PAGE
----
Chapter 9: Emmett’s Death Certificate

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By the end of July, 2013, Emmett’s research was in its third month, and I was reaping the rewards of having mass contacted Wilson family descendants, as well as Emmett’s neighbors, friends, political allies and foes. I reached out to descendants of his congressional office staff, to hospitals where he was admitted, to his colleges, to his church.  I reached out to descendants of the women he DATED. I reached out to his office secretary’s descendants.  

By the end of July, I’d contacted and heard from a grand total: 227 people. I know the figure because I started an acknowledgements page the day I began Emmett’s research — if I made a contact and that person got back to me, I added the name. I figure thanking the folks individually and publicly in this book is the minimum for the great kindness of the people who were glad to help me, and who I no longer consider strangers. (More names have been added as the research continues.)  Astoundingly, almost everyone I contacted responded, and quickly to my original query.  Most of them were apologetic, saying they knew nothing about Emmett, but those who did generously shared what they knew. Or, if they didn’t know, they would refer me to another source (which often paid off).

At this point, I had four new pieces of Emmett’s story in my hands — each a bit of a puzzle in themselves. To keep these posts at a reasonable length, I’m going to focus on one at a time. The first official document I received in this project was Emmett’s official death certificate.

Cause of death: Uremia. The certificate is signed by Emmett’s father.

“In Florida, a death certificate is considered public information once an individual has been dead for 100 years. In other words, you can get it free of charge after that date. Otherwise, there’s a fee,” xxx said, when I called the Florida State Board of Health in May, 2013.

I dutifully filled out the form available on the website, I sent payment, and waited. One week and $20 later, Emmett’s death certificate arrived in the mail.

The main item I honed in on right away when I tore open the envelope and scanned the certificate was cause of death:

Uremia. Kidney failure.

Uremia, or kidney failure. I wasn’t entirely surprised to see this, because I’d read that in December, 1914, while Emmett was a Congressman, he was taken to Providence Hospital in Washington, D.C., the cause being uraemic poisoning.

Emmett almost died in December, 1914.

Source: The Pensacola Journal, December 21, 1914, page 1, in ChroniclingAmerica.gov

Apparently, this incident was serious enough that his family was called in all the way from Jackson County, Florida — NOT something you’d do unless the individual was in mortal danger. And there’s more to this, too:

Rheumatism? And a nervous breakdown? That’s not the same as uremic poisoning. Source: Ocala Banner, Dec 22, 1914.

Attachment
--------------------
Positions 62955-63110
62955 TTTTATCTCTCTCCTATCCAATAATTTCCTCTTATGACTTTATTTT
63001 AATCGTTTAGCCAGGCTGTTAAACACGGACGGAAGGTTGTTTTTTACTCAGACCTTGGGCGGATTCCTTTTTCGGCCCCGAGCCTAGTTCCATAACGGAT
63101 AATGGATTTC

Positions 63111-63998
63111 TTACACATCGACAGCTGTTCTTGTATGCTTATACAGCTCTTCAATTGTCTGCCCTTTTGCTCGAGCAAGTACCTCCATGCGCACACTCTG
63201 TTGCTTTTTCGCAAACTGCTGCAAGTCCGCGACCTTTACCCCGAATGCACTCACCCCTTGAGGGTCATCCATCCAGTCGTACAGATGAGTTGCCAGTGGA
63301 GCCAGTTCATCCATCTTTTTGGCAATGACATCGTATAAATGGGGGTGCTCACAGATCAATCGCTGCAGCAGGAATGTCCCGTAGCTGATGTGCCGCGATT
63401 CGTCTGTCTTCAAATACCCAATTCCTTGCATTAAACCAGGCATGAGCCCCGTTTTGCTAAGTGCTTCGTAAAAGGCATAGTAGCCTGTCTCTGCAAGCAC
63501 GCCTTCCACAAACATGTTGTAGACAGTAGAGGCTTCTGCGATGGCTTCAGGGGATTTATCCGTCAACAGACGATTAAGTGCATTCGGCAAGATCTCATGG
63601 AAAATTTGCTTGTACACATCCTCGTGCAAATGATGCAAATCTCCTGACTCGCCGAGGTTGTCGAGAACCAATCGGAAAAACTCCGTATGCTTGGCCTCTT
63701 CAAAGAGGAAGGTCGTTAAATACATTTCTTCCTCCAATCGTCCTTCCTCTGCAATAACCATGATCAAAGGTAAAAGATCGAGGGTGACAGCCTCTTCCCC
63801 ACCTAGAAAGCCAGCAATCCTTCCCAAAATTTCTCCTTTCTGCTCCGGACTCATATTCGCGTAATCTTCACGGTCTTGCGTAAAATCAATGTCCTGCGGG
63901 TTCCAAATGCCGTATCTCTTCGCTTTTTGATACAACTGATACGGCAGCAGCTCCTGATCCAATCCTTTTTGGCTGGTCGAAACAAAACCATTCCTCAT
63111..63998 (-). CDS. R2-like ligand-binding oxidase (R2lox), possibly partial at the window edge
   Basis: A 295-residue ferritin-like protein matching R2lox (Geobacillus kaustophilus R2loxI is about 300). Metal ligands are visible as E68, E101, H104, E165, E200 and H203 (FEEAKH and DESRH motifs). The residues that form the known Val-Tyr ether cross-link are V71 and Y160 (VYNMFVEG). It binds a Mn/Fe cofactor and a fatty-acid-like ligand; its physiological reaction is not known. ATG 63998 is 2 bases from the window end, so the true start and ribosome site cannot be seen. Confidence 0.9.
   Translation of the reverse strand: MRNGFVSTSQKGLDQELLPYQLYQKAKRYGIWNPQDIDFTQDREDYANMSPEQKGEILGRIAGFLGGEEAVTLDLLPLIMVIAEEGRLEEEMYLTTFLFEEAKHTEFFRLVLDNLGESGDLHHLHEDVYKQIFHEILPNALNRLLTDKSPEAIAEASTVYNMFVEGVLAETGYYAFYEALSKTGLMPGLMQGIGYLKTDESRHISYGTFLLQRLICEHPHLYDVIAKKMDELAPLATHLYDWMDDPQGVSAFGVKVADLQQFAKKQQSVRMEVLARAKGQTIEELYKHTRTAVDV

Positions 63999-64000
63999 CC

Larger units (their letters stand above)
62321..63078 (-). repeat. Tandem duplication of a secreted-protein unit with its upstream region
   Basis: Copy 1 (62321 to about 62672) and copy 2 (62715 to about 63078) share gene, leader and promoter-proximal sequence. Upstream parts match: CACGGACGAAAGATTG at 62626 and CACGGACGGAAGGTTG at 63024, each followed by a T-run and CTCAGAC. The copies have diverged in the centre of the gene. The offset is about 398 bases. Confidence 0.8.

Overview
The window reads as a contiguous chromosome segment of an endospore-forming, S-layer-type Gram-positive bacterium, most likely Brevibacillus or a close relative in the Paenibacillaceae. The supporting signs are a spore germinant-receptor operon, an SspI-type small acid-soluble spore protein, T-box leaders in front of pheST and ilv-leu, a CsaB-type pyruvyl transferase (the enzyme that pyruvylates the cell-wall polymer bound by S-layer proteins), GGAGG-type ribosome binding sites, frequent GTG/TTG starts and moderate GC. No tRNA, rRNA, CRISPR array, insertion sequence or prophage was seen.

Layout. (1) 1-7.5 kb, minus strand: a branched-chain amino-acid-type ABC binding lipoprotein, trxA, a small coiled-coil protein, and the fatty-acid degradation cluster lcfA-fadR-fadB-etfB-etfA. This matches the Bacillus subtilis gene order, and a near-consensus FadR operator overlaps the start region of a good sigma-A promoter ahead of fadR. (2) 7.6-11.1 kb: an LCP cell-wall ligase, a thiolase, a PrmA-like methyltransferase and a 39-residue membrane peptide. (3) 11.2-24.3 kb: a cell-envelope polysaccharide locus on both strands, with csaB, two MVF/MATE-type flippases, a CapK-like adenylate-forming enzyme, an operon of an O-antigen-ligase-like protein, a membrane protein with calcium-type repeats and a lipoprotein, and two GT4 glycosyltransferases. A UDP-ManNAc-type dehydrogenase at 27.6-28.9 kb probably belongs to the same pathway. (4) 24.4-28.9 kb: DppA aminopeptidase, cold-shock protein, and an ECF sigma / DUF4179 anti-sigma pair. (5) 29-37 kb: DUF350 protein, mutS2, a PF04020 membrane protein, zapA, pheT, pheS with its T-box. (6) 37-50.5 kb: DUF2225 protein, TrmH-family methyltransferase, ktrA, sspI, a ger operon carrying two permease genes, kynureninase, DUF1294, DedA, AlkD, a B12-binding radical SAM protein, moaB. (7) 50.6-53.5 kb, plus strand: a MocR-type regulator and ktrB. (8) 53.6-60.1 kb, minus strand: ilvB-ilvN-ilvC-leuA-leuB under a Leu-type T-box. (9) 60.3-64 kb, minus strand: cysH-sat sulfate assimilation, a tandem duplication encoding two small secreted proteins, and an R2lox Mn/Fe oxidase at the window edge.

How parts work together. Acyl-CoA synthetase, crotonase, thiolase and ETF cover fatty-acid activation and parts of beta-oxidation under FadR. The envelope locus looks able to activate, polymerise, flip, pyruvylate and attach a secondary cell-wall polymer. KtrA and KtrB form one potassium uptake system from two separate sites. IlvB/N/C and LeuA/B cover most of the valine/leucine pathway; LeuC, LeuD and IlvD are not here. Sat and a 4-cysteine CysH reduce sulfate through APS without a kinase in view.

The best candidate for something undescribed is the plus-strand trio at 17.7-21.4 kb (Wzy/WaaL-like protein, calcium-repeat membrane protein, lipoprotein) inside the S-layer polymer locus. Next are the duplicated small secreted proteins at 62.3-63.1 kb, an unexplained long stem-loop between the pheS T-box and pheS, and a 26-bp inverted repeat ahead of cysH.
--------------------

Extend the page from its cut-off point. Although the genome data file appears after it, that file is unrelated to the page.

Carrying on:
So, two different angles on the same story — I try not to read too much into this at the moment, because the death certificate is only one record, and it doesn’t take into account other potential medical problems. But as per usual, I dive right into reading all about uremia, how it comes about, and so forth. I figured I might as well know what this was, and why his family was called to D.C. Was it really that bad?

Meanwhile, I consulted with a colleague and friend at my university — Donna the Nephrologist at the University of Maryland Medical School. I told her what I was researching, and showed her the death certificate.

Donna said kidney failure at the turn of the last century was pretty much a death sentence for some: There weren’t transplants; medications used back then that may have been used to treat other ailments (for example, lithium) caused more damage to kidneys in the process, and so forth.

With regard to Emmett’s information in the death certificate,  there wasn’t all that much she could tell me about Emmett’s diagnosis, except this:

“…if Emmett had kidney failure, and indeed died of it, it would NOT be a short illness, as reported in the paper, unless he’d had an accident or trauma directly to the kidney, or something similar. If that didn’t happen and it was kidney failure over time, it was a terrible way to go, and it definitely would have been noticed.”

For example, Donna told me that in end-stage kidney failure one would immediately notice a person’s smell of urine or ammonia, because the body can’t excrete it normally. “So, the body excretes the waste product through the skin. You would see crystals on the scalp. But then, it is also evident in the person’s behavior. Because the body can’t get rid of the ammonia in the system, it poisons the the brain so that the patient has hallucinations, for instance.”

Additionally, she said, if a patient is in kidney failure, there’s almost always other organ failure going on at the same time.

“It seemed an unusual determination if the press was calling Emmett’s death a ‘short illness’ and his friends were supposedly surprised he was ill. I mean, if you could SEE how he wasn’t acting right. Or, worse, smell him coming five minutes before he got somewhere,” I said.

Donna nodded. “There’s no way someone wouldn’t have known he was sick like that. There’s a lot more to this, I think.”

Indeed.

Meanwhile, I reached out to the family of Dr. E.F. Bruce, Emmett’s physician who signed the death certificate, and contacted the Pensacola Historical Society, to find out about the Pou Funeral Home.

Also — Emmett died at Pensacola Hospital — I know the original hospital is now on the National Historic Register; the records had to go somewhere.

I flexed my fingers and began typing new inquiry letters. I was sure there had to be more information about Emmett’s medical condition, considering how serious it appeared.

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